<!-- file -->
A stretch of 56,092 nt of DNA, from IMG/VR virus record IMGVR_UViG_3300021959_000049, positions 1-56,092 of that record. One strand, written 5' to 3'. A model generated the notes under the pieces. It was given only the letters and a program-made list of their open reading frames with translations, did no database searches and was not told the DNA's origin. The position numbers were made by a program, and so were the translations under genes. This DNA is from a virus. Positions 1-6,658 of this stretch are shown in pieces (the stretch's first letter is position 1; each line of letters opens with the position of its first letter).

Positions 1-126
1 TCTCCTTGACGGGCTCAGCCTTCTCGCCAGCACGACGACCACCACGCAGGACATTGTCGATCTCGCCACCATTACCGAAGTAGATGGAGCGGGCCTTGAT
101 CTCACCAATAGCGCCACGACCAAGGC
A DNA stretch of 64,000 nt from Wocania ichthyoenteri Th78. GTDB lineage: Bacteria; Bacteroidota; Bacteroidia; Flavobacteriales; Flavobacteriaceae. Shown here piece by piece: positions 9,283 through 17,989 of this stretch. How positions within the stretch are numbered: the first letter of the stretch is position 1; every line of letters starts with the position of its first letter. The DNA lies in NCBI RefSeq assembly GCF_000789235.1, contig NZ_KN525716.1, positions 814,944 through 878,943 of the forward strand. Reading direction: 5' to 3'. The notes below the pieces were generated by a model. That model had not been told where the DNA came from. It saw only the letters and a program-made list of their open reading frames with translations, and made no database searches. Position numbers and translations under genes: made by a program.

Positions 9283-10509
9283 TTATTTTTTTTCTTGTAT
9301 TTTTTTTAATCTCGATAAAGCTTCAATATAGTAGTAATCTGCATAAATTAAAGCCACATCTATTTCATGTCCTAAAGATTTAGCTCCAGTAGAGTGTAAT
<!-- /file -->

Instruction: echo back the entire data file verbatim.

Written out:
A stretch of 56,092 nt of DNA, from IMG/VR virus record IMGVR_UViG_3300021959_000049, positions 1-56,092 of that record. One strand, written 5' to 3'. A model generated the notes under the pieces. It was given only the letters and a program-made list of their open reading frames with translations, did no database searches and was not told the DNA's origin. The position numbers were made by a program, and so were the translations under genes. This DNA is from a virus. Positions 1-6,658 of this stretch are shown in pieces (the stretch's first letter is position 1; each line of letters opens with the position of its first letter).

Positions 1-126
1 TCTCCTTGACGGGCTCAGCCTTCTCGCCAGCACGACGACCACCACGCAGGACATTGTCGATCTCGCCACCATTACCGAAGTAGATGGAGCGGGCCTTGAT
101 CTCACCAATAGCGCCACGACCAAGGC
A DNA stretch of 64,000 nt from Wocania ichthyoenteri Th78. GTDB lineage: Bacteria; Bacteroidota; Bacteroidia; Flavobacteriales; Flavobacteriaceae. Shown here piece by piece: positions 9,283 through 17,989 of this stretch. How positions within the stretch are numbered: the first letter of the stretch is position 1; every line of letters starts with the position of its first letter. The DNA lies in NCBI RefSeq assembly GCF_000789235.1, contig NZ_KN525716.1, positions 814,944 through 878,943 of the forward strand. Reading direction: 5' to 3'. The notes below the pieces were generated by a model. That model had not been told where the DNA came from. It saw only the letters and a program-made list of their open reading frames with translations, and made no database searches. Position numbers and translations under genes: made by a program.

Positions 9283-10509
9283 TTATTTTTTTTCTTGTAT
9301 TTTTTTTAATCTCGATAAAGCTTCAATATAGTAGTAATCTGCATAAATTAAAGCCACATCTATTTCATGTCCTAAAGATTTAGCTCCAGTAGAGTGTAAT